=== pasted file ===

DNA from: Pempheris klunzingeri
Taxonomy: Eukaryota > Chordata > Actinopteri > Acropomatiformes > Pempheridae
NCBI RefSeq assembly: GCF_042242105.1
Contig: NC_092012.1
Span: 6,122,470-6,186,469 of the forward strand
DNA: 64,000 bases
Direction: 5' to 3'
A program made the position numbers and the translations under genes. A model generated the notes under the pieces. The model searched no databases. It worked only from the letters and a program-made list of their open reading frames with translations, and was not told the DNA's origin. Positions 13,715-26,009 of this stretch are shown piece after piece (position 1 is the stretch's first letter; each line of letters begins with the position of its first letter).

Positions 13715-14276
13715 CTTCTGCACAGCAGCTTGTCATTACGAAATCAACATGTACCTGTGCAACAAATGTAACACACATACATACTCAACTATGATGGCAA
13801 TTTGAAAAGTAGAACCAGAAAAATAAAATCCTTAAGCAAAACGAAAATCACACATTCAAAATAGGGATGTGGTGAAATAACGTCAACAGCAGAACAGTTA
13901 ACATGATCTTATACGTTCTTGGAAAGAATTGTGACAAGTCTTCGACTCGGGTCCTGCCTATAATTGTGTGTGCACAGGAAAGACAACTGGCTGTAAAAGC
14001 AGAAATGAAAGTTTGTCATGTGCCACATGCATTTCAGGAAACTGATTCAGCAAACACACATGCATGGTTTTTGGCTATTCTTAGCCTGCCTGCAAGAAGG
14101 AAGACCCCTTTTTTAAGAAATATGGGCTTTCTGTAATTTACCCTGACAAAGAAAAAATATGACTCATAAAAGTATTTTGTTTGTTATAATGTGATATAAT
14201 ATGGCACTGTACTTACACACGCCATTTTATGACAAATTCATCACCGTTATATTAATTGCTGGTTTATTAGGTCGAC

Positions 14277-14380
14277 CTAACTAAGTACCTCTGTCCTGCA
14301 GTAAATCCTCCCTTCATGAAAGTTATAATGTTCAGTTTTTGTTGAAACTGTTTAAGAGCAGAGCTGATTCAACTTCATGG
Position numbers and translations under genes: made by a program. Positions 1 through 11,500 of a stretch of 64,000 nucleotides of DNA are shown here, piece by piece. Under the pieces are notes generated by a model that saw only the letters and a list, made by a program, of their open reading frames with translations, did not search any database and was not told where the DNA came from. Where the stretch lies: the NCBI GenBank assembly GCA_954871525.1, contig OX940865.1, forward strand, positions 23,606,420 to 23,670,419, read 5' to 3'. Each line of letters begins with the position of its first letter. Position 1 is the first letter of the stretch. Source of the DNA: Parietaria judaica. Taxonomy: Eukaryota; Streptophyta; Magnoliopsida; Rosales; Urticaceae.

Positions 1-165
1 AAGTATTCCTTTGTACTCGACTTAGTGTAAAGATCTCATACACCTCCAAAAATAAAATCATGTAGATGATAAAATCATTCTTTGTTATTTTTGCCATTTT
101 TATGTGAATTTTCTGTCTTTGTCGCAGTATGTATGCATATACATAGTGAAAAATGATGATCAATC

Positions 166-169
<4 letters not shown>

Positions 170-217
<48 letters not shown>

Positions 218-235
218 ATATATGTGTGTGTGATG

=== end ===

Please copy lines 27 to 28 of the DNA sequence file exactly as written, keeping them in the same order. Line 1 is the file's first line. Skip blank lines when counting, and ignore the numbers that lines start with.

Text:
Positions 218-235
218 ATATATGTGTGTGTGATG